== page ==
Mr Kjos still insists when Norwegian Air made Europe’s largest jet order of 300 planes in 2012 it was not a gamble. Even though the airline only uses 90 planes now and the bulk of the orders have not been delivered, he pointed out 70% of all flights are on leased planes and the airline plans to lease those jets they don’t use. Plus the bargain hunter just couldn’t help himself when he went shopping for planes, knowing both Boeing and Airbus were desperate to land a large order for their new fuelefficient models. He played both off each other, but they kept lowering their prices until he went to the board and told them it needs to accept both offers because it will not likely see similar prices again in their lifetime. Norwegian flies to Thailand and the US from Europe on its long-haul routes now, and Mr Kjos is on a mission contacting governments around the world, trying to convince them to open up their airspace because it’s going to benefit people in those economies. “You can’t stop the consumer interest,” he said. “This is why I say the era of national airlines is over. Consumers want reliable alternatives at a low price, and that will always win out in the market.” “Thailand has been very receptive to opening its skies up to Europe, and it has benefitted their tourism market. But the next great shift will be Asians heading to Europe, as Chinese and Korean and Southeast Asian economies continue to grow. All the growth is happening in Asia; Norwegian and European companies have moved to Asia, and we have turned Europe into a museum. But you need people to visit a museum to afford to keep it open. “Look, Europe has a 10% unemployment rate right now, and I think you could solve that just by opening up the skies between Asia and Europe. I predict you could have an average of 300 million new tourists heading to the UK and Europe from Asia, and you would need to hire at least 10-15 million more people in Europe just to service them. That solves your unemployment problem. Some countries such as India are trying to protect their national carriers, but it needs to realise more competition creates more jobs. Sure, some airlines might die in the process, but they would have died anyway even without Norwegian Air because they weren’t competitive.”
The airline planned to launch flights from London and Scandinavia in April via a new Ireland-based subsidiary, but it needs approval from US authorities. Norwegian Air has also been criticised by labour unions, who say it is trying to circumvent European labour laws by registering aircraft in Ireland and hiring staff at local bases in Europe, Asia and the US. Cabin crews in Norway have threatened to strike a handful of times over labour conditions. “What unions don’t see is the overall pie will be bigger,” said Mr Kjos. “They argue it will be a race to the bottom in terms of standards, but if you double the traffic on these routes you need to hire more workers and eventually increase their salaries. “There is a minimal difference between the adjusted salaries for Thai, US, British and Spanish air crews. In fact, Norwegian Air crews in Thailand have higher purchasing power than similar crews based in Norway. “Look, salaries for Norwegian Air and Ryanair are actually higher than at legacy carriers. We just hired an American pilot who doubled his salary by coming over to Norwegian. You have to pay market prices if you want competent employees.”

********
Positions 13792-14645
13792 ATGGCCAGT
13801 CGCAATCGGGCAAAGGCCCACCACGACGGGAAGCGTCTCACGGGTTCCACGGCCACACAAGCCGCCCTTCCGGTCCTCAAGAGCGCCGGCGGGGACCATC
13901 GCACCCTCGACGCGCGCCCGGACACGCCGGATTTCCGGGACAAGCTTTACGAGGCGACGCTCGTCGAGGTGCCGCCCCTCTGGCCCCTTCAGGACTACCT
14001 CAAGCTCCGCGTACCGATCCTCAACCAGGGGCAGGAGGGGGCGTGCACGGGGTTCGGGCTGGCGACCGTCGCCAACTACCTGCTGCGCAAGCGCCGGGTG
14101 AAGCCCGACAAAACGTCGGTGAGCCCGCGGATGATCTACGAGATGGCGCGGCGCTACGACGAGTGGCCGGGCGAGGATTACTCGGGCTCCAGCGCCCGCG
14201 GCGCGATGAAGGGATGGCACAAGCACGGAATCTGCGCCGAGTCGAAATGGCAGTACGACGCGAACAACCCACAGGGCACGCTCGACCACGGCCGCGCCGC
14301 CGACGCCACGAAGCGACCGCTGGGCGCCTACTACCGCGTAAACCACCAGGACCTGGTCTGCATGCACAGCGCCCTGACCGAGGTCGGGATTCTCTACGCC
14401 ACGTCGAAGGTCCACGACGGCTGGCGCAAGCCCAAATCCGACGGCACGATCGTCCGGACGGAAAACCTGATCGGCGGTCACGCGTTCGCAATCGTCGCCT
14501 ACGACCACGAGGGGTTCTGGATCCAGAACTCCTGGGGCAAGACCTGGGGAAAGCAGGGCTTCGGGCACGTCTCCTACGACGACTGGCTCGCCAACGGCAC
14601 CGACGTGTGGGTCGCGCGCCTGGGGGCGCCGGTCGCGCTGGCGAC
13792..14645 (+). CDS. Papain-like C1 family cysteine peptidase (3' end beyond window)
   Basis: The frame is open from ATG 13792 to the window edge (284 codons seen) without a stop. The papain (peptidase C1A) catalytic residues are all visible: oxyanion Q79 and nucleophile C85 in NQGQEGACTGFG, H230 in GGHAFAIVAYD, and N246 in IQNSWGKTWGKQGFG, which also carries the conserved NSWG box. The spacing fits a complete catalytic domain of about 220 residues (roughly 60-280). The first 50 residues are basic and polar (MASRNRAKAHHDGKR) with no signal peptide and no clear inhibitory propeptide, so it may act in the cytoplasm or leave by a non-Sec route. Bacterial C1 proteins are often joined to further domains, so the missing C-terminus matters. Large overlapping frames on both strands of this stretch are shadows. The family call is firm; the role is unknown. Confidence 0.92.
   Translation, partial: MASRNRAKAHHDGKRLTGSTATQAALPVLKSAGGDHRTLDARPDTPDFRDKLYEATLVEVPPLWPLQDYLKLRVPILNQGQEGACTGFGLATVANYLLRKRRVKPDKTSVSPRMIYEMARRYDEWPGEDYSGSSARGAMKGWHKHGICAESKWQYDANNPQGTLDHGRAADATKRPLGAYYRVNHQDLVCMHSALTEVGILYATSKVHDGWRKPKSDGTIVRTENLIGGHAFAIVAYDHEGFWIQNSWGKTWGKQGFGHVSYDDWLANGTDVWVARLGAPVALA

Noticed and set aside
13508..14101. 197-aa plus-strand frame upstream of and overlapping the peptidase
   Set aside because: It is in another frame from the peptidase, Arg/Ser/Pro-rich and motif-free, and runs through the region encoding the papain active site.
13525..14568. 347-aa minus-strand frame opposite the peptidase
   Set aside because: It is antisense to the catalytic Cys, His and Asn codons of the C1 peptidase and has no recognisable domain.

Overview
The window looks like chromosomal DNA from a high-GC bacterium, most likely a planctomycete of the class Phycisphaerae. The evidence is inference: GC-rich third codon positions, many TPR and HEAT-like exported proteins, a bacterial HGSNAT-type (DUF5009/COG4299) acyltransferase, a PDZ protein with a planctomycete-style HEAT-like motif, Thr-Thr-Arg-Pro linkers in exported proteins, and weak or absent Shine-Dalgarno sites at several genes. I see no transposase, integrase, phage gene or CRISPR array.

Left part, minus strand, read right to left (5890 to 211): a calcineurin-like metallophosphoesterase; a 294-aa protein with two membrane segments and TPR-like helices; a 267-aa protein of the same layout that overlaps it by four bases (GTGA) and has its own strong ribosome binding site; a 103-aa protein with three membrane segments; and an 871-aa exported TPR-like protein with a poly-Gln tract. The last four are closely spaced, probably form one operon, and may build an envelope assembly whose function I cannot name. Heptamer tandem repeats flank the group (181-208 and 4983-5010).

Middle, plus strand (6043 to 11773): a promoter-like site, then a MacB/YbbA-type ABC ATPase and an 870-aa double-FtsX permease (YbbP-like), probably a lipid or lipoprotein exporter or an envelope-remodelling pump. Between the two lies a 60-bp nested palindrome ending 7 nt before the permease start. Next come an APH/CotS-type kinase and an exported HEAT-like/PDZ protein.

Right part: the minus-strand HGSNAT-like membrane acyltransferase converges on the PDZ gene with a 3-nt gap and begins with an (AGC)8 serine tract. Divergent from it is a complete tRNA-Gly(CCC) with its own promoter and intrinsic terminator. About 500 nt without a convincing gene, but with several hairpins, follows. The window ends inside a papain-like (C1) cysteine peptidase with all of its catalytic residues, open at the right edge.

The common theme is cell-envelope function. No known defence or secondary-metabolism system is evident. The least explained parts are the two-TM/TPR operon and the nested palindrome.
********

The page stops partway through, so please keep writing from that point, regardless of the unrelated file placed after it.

Norwegian has had a successful and rapid expansion, claiming 90% load factors on its long-haul flights between
Europe and the US and Thailand, and Mr Kjos is adamant that its model of airplane movement offers a major competitive advantage over the legacy carriers. “The hub and spoke model, where planes and customers have to sit and wait for hours at certain bases, is outdated,” he said. “The key is to have several flight crews in large population catchment areas. Your crews have to be based in the areas where all the customers are. This means we will have more crew based in New Delhi than Oslo in the future. In fact, in the future it is highly likely your flight won’t go to Oslo; we only have room for two planes to fly into Oslo now. “You can’t have a plane or a crew sitting in a city for four or five days until the next flight out of that city. Routes aren’t going to be linear. A plane may fly to four or five cities until it returns again. This is also why labour strikes won’t be as effective, if you have several flight crews based in several different catchment areas.” Mr Kjos is also bullish on Southeast Asia, as he believes the Asean Single Aviation Market will force other countries in the region to follow Thailand’s lead and open their skies as the industry liberalises.
An optimistic Bjørn Kjos, CEO of Norwegian, addresses the summit on the future of aviation.